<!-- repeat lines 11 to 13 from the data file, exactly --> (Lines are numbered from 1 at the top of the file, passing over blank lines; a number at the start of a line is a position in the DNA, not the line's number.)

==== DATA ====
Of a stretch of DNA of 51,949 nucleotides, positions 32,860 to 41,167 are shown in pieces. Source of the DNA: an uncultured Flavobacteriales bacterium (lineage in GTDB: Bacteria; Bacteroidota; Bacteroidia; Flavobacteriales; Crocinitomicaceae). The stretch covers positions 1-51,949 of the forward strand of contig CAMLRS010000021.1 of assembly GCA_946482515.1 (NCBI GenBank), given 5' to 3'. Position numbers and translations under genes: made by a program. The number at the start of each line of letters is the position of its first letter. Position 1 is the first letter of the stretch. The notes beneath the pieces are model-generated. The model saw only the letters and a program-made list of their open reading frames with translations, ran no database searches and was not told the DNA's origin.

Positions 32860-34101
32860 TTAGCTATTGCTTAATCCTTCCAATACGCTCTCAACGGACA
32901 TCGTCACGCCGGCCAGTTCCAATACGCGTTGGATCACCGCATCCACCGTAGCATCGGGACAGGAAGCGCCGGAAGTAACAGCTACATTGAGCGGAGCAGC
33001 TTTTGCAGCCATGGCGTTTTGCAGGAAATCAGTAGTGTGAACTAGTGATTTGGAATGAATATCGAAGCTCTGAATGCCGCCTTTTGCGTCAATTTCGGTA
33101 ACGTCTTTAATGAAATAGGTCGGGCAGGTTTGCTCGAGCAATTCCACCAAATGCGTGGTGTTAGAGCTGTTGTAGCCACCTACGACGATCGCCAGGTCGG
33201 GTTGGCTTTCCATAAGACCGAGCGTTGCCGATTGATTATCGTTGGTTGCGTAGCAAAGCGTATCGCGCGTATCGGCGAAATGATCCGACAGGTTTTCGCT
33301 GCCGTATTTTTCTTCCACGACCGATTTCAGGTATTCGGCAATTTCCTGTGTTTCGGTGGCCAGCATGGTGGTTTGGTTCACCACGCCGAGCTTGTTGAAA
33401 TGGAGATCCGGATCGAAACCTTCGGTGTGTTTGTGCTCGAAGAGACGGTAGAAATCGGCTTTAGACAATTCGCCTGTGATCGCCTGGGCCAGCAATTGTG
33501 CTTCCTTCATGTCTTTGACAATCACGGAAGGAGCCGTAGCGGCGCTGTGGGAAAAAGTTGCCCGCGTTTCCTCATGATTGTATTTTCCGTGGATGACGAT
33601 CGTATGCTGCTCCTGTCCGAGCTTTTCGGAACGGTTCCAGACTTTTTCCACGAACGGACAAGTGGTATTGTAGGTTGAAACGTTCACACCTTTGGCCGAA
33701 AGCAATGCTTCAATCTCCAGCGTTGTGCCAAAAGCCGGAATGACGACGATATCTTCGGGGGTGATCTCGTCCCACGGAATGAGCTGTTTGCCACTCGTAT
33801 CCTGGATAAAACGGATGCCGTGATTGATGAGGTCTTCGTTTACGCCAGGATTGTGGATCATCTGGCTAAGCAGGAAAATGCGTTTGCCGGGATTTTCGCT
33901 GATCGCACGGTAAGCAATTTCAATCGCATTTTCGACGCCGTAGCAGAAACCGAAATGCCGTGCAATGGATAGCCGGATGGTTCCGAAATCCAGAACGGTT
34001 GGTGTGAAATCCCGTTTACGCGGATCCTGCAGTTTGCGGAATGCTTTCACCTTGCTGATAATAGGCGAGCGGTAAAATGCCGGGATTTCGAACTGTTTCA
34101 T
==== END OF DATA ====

33601 CGTATGCTGCTCCTGTCCGAGCTTTTCGGAACGGTTCCAGACTTTTTCCACGAACGGACAAGTGGTATTGTAGGTTGAAACGTTCACACCTTTGGCCGAA
33701 AGCAATGCTTCAATCTCCAGCGTTGTGCCAAAAGCCGGAATGACGACGATATCTTCGGGGGTGATCTCGTCCCACGGAATGAGCTGTTTGCCACTCGTAT
33801 CCTGGATAAAACGGATGCCGTGATTGATGAGGTCTTCGTTTACGCCAGGATTGTGGATCATCTGGCTAAGCAGGAAAATGCGTTTGCCGGGATTTTCGCT